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The Guardian - US
The Guardian - US
Benjamin Lee

HBO boss apologises for using fake Twitter accounts to troll TV critics

Casey Bloys.
Casey Bloys. Photograph: Jeff Kravitz/FilmMagic for HBO

The HBO CEO and chairman, Casey Bloys, has apologised for tasking employees with creating fake Twitter accounts to attack TV critics.

Bloys was responding to a bombshell Rolling Stone report that referenced alleged text messages between himself and Kathleen McCaffrey, HBO’s senior vice-president of drama programming. In six conversations, the pair discussed a “secret army” that could respond to TV critics who gave HBO shows a negative review.

During a presentation for HBO and Max’s upcoming programming, Bloys addressed the allegations. “For those of you who know me, you know that I am a programming executive very, very passionate about the shows that we decide to do.” he said, according to Variety. “And the people who do them and the people who work on them. I want the shows to be great. I want people to love them. I want you all to love them. It’s very important to me what you all think of the shows. When you think about that, and then think of 2020 and 2021, I’m working from home and doing an unhealthy amount of scrolling through Twitter. And I come up with a very, very dumb idea to vent my frustration.”

He admitted that six tweets over an 18-month period was “not very effective” but apologised to anyone who had been involved. “Obviously, nobody wants to be part of a story that they have nothing to do with,” he said. But also, as many of you know, I have progressed over the past couple of years to using DMs. So now, when I take issue with something in a review, or take issue with something I see, many of you are gracious enough to engage with me in a back and forth and I think that is a probably a much healthier way to go about this.”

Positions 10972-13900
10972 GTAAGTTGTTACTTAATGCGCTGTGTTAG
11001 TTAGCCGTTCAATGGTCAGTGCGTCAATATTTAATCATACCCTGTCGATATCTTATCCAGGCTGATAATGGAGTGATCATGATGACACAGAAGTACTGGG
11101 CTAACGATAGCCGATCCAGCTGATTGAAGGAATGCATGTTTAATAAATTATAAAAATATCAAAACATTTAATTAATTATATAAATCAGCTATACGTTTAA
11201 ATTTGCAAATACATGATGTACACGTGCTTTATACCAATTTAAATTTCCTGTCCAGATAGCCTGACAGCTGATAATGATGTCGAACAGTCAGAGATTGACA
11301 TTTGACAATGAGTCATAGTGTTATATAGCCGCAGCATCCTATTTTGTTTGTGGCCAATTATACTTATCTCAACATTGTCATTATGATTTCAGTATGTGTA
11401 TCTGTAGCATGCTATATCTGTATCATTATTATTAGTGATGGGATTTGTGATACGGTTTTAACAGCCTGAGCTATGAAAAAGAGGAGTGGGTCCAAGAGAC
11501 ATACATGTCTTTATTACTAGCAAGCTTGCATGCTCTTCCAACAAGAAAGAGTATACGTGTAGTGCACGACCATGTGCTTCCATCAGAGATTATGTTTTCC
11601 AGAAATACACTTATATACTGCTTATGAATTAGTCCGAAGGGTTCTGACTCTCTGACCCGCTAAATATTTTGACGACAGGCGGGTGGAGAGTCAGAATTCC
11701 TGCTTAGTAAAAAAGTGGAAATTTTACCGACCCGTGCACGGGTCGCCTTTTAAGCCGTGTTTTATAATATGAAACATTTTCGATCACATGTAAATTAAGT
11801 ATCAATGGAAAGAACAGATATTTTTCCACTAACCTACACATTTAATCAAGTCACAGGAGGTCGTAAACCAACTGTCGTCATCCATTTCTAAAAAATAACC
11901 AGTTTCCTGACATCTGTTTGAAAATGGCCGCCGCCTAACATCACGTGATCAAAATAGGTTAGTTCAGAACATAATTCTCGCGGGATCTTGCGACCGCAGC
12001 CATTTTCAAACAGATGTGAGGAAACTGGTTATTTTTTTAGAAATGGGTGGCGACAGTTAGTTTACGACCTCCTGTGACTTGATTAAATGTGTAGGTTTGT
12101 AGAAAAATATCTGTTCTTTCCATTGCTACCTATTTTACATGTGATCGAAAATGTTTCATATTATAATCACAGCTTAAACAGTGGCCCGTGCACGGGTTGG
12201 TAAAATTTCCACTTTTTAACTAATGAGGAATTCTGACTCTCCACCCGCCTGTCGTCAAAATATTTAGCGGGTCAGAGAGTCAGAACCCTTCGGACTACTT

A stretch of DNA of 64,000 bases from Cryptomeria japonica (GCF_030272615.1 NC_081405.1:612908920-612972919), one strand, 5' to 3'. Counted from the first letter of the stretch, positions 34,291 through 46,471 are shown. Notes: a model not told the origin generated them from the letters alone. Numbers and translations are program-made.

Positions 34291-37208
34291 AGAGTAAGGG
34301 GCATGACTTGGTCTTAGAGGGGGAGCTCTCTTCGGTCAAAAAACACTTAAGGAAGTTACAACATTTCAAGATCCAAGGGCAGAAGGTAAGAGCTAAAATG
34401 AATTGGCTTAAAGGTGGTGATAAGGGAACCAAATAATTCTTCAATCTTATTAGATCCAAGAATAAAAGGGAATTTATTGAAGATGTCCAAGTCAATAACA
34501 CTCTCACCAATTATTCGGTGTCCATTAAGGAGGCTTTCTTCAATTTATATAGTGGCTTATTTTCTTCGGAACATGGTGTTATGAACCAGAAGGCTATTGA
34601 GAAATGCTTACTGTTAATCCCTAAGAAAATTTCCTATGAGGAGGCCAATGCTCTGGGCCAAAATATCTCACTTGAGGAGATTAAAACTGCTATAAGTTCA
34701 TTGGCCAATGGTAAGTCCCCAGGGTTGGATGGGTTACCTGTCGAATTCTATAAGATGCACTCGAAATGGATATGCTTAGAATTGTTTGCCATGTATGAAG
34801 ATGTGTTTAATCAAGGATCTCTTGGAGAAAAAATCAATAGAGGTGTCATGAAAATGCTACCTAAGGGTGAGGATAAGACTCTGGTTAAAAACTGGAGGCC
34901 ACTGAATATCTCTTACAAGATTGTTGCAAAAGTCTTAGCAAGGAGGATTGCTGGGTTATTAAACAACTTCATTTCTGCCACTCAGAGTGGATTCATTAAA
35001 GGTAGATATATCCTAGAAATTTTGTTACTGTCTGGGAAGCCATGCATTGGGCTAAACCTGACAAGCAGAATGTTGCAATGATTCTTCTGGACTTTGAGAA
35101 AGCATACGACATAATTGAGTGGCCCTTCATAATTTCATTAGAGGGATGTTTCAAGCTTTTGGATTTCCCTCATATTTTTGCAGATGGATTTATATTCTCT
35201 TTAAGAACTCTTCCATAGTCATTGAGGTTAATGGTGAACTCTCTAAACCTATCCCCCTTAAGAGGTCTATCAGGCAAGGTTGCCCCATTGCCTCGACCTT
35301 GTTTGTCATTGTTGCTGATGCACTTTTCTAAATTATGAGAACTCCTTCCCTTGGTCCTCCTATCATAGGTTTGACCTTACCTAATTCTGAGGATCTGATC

The original Rolling Stone story detailed a 2022 incident involving the Vulture TV critic Kathryn VanArendonk when she subtweeted a comment about Perry Mason: “Dear prestige TV. Please find some way to communicate male trauma besides showing me a flashback to the hero’s memories of trench warfare.”

Bloys was furious and had reportedly drafted a response over text for a former employee, Sully Temori, to tweet: “A somewhat elitist take. Is there anything more traumatic for men (and now women) than fighting in a war. Sorry if that seems too convenient for you.” The decision was ultimately made not to send it but the idea was crafted to use this method in the future.

Temori is filing a wrongful termination lawsuit against HBO. He claimed he was harassed and faced discrimination after a mental health diagnosis. In a statement, HBO said it “intends to vigorously defend against Mr Temori’s allegations”.

Text messages also reference Joss Whedon’s fantasy series The Nevers and a middling review by the Rolling Stone critic Alan Sepinwall. A fake account, a “vegan Texan mom” called Kelly, sent a reply to him and also to a negative tweet about the show from James Poniewozik, the New York Times TV critic. McCaffrey allegedly texted about the critics: “I fucking hate these people, yes.”

Sepinwall was also attacked for his thoughts on Mare of Easttown. At the time, McCaffrey wrote: “His highness needs another one.” When asked for comment, Sepinwall said: “I’m surprised HBO would even bother with this.”

Bloys also instructed fake comments to be posted in the reply section of Deadline stories. Temori’s lawyer called the culture at HBO “very petty”.

Temori’s lawsuit also names Abel “the Weeknd” Tesfaye and two producers for The Idol, for which he also worked as a script coordinator. He claims similar harassment and discriminatory behaviour also happened there.

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